Is Crying Good Or Bad For Your Skin? Derms Weigh In – Lifotravel

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But what are tears, actually? “Tears have a similar structure to saliva in that they are mostly made of water, but also contain salt, fatty oils, and over 1,500 proteins,” board-certified dermatologist at Marmur Medical Rachel Westbay, M.D., FAAD tells mbg.

PSA: There’s more than one kind of tear. “Emotional tears have a different chemical composition than standard tears we know to lubricate the eyes all day long,” Westbay explains. 

“Emotional tears, also known as psychic tears, have higher concentrations of protein-based hormones, including prolactin, as well as the neurotransmitter leucine enkephalin–a painkiller produced when one experiences stress,” she continues.

“Interestingly, this confers greater viscosity, so emotional tears stay on your face longer, which researchers believe may be a biological advantage in that it helps others see your distress and help you appropriately,” Westbay finishes. Pretty cool, right?

So how do emotional tears actually affect your skin? Part of the answer is hidden in the pH difference. See tears have a pH level similar to saline, which is right around 7. This happens to be higher than the pH of our skin, “Which is typically a pH of around 5.5 to 6,” she explains.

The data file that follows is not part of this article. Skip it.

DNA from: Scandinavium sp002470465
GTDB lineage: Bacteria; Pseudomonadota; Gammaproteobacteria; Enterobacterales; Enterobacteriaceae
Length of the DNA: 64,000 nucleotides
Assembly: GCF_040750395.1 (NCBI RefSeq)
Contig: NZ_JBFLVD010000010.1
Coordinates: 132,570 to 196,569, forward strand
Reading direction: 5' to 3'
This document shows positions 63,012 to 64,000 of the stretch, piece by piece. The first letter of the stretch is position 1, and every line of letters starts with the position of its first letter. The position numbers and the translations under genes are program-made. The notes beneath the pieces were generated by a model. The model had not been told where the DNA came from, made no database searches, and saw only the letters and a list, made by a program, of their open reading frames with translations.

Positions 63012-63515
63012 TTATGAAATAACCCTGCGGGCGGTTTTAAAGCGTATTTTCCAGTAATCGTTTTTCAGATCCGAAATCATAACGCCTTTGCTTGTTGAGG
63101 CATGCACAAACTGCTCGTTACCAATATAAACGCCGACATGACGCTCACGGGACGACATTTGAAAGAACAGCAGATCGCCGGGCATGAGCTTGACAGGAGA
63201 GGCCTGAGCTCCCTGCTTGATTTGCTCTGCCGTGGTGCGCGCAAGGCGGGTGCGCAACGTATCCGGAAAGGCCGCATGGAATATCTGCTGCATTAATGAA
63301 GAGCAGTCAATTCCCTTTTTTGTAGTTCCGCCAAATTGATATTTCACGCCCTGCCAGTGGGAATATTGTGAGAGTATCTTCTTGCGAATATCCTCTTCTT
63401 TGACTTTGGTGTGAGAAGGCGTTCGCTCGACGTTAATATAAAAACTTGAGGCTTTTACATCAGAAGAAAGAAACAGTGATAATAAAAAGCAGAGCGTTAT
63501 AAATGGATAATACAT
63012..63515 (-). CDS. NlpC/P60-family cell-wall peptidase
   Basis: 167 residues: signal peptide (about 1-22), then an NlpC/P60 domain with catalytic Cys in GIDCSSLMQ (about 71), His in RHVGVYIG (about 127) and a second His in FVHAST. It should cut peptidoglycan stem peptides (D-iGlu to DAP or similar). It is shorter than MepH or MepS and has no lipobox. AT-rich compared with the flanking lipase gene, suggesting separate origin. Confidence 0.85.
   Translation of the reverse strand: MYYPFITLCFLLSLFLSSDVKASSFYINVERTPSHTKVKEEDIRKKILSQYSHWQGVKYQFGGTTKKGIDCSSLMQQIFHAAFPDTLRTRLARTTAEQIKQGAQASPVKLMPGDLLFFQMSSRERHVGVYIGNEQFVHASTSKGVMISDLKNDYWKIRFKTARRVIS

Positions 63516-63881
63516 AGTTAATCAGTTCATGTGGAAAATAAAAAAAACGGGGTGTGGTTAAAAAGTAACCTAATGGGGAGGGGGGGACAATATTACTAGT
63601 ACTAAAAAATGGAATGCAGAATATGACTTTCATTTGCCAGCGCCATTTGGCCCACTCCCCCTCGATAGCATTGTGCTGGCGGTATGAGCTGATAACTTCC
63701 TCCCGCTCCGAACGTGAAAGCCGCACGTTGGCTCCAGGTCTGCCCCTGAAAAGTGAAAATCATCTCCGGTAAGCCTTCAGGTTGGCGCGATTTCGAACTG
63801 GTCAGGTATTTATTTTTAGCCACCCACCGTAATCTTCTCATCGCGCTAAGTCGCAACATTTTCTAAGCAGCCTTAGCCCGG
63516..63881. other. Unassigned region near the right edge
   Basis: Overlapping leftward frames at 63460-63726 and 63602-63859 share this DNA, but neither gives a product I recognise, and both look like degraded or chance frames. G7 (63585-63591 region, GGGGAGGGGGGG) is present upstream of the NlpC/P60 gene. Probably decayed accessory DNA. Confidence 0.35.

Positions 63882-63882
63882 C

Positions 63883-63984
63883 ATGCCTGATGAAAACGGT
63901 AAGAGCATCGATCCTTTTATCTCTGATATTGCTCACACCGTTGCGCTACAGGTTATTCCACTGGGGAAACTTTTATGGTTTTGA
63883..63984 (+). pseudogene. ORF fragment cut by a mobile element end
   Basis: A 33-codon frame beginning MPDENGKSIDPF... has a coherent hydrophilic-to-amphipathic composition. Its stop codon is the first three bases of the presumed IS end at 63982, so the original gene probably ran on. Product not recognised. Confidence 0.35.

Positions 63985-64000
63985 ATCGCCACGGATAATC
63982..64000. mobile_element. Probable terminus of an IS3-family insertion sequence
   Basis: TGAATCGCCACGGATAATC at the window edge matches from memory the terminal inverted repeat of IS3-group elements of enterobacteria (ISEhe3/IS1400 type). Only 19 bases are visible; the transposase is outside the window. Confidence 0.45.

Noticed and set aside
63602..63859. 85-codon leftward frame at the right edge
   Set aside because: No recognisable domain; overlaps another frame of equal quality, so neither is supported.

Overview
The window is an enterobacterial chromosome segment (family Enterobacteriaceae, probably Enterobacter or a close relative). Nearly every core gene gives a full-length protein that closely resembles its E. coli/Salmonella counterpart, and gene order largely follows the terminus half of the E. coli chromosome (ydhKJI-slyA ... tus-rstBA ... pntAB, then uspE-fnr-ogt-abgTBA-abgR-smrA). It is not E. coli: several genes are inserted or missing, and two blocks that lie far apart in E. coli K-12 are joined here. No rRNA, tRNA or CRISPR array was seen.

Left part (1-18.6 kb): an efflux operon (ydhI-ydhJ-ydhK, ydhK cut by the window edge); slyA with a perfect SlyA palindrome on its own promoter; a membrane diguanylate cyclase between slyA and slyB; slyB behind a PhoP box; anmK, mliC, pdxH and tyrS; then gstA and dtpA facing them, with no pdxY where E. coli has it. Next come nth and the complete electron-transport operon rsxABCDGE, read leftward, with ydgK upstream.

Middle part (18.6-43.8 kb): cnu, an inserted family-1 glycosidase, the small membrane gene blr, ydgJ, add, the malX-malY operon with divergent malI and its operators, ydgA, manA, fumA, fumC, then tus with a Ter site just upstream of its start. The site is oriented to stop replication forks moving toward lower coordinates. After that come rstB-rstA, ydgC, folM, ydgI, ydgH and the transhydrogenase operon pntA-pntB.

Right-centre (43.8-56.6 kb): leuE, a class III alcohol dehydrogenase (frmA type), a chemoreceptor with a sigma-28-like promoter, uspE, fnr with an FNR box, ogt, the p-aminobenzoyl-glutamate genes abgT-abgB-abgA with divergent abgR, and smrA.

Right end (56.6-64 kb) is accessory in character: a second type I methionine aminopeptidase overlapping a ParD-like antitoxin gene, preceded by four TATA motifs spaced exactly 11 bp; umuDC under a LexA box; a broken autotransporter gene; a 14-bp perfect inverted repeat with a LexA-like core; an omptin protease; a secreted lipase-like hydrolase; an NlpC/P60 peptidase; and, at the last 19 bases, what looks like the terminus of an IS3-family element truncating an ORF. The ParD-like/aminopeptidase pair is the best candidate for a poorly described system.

“Consequently, while short-term exposure to tears is unlikely to be harmful, long-term exposure can produce irritation and affect skin hydration by way of altering the natural pH,” Westbay says. Read: A good cry session won’t be detrimental to your skin’s pH in a few minutes. 

“Tears also contain electrolytes, which explains their salty taste, and the sodium and chloride content, specifically, can alter the skin’s normal fluid balance,” Westbay explains. “Thanks to osmosis, water travels to wherever the fluid is more concentrated, in order to maintain homeostasis.” 

So when the more concentrated “side” of your skin is the outside (given the recent flow of tears), water moves from inside your skin’s barrier to the surface to try to balance both sides, Westbay says. This may result in dehydration of the skin’s superficial layers, she adds. 

The answer: Focus on replenishing hydration to the skin post-cry (yes, it’s really that simple). To come, a few expert-backed methods to do just that. 

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